July 24, 2023

Episode 30: From Intention to Impact: How to Find the Why that Fuels Your Book

Learn the three things that should be in place before starting to write a book so that you stay motivated, focused, and connected with readers on a deeper level.

Episode 30: From Intention to Impact: How to Find the Why that Fuels Your Book

by Carma Spence | The Author Switch Podcast


In this episode of The Author Switch Podcast, I talk about the importance of having a clear intention for a book. Understanding the motivation behind writing a book helps you stay motivated, focused, and connected with readers on a deeper level. I also share tips on how to find your why behind the book, as well as the importance of understanding your target market and creating a clear message that is the bridge between your intention and your audience.

Recap & Takeaways

  • 01:57 The significance of having an intention
  • 05:23 How to discover your intention
  • 11:00 Understanding your target audience
  • 12:20 Your book’s message
From Intention to Impact: How to Find the Why that Fuels Your Book Workbook

The From Intention to Impact Workbook

Download the From Intention to Impact: How to Find the Why that Fuels Your Book Workbook so that you can easily identify and clarify your intention for your book as explained in this episode of The Author Switch Podcast! Simply purchase, download, and print! Then grab your favorite writing implement and answer the questions.

Transcript for Episode 30: From Intention to Impact: How to Find the Why that Fuels Your Book

Hello, and welcome to the Author Switch podcast, episode number 30. And today I’m going to be talking about From Intention to Impact: How To Find the Why That Fuels Your Book.

And before I get into the content, and I’ve got some really juicy content for you today, I’m just going to tell you a little bit about myself. I am your host, Carma Spence, and I am an award-winning and bestselling author. I’ve written five books on my own. I’ve contributed to multiple anthologies. Many of those anthologies became international bestsellers, and two of my books became bestsellers. One of them won three awards. And I’m also certified in book marketing and in the StoryWay method.

So, one of the things I’ve learned in writing all those books and helping my clients is that there are three things that need to be in place in order for a book to even hope to be successful. And those three things are your intention, your target market, and the message that bridges the two. And that’s basically what I’m going to be talking about tonight.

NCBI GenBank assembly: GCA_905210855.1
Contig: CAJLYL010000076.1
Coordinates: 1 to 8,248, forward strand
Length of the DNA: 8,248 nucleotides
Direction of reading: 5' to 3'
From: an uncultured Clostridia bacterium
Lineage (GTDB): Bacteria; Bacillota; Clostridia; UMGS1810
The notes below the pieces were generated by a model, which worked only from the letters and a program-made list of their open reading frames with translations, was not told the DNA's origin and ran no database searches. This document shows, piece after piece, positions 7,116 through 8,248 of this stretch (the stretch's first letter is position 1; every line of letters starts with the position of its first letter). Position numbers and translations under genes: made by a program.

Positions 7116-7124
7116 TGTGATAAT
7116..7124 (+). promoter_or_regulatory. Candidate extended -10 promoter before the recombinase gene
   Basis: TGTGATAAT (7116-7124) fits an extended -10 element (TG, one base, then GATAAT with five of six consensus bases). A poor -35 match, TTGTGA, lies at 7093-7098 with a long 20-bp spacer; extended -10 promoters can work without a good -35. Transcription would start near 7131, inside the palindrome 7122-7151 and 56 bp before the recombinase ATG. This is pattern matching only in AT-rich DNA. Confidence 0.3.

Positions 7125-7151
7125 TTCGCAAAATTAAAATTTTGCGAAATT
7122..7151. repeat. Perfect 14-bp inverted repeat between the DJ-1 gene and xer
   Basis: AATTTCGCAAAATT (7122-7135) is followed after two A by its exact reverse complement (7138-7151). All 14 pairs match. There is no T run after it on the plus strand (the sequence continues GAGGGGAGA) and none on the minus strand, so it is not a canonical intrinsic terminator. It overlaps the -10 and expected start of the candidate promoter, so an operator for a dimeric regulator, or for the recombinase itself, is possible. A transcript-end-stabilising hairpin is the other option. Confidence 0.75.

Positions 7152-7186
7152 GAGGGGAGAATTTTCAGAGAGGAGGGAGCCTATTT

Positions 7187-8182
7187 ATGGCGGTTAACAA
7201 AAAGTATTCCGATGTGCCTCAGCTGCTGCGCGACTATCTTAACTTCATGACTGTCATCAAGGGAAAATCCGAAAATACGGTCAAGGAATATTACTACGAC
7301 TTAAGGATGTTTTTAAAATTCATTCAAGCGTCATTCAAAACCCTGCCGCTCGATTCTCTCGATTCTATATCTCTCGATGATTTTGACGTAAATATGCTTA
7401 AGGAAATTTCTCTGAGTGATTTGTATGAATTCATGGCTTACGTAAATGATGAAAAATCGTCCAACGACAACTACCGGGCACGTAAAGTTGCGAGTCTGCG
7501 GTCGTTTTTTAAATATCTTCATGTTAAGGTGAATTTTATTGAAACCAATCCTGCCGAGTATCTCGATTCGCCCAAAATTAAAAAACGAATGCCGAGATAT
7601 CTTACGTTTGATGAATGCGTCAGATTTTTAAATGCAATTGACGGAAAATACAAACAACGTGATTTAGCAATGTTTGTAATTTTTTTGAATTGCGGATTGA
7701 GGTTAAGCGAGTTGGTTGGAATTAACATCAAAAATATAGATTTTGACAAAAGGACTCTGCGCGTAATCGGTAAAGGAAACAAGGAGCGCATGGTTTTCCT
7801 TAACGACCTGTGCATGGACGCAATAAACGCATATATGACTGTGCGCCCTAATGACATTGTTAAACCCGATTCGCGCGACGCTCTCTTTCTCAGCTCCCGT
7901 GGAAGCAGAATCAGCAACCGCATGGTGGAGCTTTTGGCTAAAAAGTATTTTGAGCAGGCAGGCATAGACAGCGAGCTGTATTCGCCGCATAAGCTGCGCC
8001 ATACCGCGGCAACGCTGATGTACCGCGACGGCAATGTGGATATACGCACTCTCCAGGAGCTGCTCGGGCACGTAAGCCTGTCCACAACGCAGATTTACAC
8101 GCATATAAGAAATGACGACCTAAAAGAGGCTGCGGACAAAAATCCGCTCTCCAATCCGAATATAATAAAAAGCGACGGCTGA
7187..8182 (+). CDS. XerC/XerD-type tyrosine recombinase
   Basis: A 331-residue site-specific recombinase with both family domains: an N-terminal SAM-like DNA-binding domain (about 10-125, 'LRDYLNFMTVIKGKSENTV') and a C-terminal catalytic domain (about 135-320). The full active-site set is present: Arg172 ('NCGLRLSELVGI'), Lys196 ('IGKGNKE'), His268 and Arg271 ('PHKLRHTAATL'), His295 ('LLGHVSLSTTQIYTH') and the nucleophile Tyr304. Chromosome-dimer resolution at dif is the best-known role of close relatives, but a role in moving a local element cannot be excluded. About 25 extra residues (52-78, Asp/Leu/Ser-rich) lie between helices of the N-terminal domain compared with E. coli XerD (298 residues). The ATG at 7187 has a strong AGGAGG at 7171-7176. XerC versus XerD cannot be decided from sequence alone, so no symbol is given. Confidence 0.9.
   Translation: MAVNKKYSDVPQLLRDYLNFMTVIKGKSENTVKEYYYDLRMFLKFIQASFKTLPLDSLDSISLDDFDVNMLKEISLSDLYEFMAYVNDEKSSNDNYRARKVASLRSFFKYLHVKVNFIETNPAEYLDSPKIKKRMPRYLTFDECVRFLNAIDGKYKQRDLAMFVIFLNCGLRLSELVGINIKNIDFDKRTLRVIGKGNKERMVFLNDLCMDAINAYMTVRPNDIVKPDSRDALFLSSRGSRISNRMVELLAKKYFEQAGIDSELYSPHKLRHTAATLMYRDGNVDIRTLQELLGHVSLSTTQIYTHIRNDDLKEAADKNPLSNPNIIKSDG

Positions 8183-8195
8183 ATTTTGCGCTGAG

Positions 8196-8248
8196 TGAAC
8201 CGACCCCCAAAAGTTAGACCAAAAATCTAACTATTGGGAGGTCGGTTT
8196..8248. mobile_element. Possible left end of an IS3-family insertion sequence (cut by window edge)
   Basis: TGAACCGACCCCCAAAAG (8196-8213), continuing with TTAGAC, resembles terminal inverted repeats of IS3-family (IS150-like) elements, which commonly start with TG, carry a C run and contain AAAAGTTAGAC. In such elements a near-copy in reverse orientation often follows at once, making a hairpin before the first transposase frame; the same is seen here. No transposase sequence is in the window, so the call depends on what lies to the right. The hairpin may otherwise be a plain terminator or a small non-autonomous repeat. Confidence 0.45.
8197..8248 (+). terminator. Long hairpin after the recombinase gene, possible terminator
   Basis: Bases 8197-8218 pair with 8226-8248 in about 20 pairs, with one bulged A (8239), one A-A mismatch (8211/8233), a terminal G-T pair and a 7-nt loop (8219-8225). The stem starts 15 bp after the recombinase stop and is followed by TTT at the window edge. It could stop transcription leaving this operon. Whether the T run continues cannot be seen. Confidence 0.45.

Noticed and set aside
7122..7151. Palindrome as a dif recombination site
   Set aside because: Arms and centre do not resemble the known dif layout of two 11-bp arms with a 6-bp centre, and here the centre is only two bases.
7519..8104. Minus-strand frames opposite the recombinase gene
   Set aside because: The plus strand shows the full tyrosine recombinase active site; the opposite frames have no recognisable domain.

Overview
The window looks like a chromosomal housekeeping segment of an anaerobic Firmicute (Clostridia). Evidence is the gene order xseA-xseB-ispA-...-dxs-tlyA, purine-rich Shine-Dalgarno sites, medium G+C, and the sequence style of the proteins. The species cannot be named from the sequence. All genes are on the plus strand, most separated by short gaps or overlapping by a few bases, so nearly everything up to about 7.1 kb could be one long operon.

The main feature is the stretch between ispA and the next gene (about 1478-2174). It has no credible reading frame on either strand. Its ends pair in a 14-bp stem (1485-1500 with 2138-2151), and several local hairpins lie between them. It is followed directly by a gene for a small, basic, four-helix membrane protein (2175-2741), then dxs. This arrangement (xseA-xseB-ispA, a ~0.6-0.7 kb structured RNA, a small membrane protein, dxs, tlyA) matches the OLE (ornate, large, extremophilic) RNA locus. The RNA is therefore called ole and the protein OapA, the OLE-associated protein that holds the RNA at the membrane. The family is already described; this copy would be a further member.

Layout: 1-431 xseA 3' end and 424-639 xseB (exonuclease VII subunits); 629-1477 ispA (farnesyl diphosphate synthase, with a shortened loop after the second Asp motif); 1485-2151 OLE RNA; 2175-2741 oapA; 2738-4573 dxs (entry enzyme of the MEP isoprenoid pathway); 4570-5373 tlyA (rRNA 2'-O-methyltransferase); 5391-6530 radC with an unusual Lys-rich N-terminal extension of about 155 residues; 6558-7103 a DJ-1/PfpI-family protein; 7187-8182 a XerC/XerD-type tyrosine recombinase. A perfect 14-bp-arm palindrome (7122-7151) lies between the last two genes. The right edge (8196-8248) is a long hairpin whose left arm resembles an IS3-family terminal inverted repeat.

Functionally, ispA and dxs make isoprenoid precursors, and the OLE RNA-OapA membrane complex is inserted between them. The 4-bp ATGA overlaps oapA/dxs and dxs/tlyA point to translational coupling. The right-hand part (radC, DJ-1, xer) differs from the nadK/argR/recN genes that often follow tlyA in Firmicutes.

So, writing a book is a significant endeavor, and it’s easy to get lost in the process, which is part of the reason why I kind of chop it up into little bits, and I talk about each of these little bits during these episodes. And one thing I’ve really, really found is that if you don’t have the intention, your why down before you write the book, then you will run out of steam.

Now, where you run out of steam may be different. You may run out of steam once you have your idea. You may run out of steam after you’ve got your outline. You may run out of steam somewhere in the messy middle. Or you may actually launch the book and then go, “Huh, I don’t care about this book anymore. Next.”

And when any of those things happen, you end up feeling not so great about yourself, not so great about your book and you waste a lot of your precious time and energy. And you don’t want to do that. You’ve got better things to do.

So, this is why your why is so important. It represents a deep-rooted purpose and driving force for your book. And I am looking at notes because I want to make sure that I cover everything I had intended to cover for you today.

So, the reason why having a strong and meaningful purpose, I’ve already sort of alluded to. It gives you focus. It gives you direction. And it gives you a sense of fulfillment throughout the writing process. It enables you to connect with your readers on a deeper level and it helps you create that lasting impact that a book is intended, is meant, to do. And of course, it helps you actually get from one point of the author’s journey all the way to the end. and beyond.

So here’s an example of a book that had a clear intention and made it and is still doing quite well, and that is Susan Cain’s book Quiet! The Power of Introverts in a World That Can’t Stop Talking.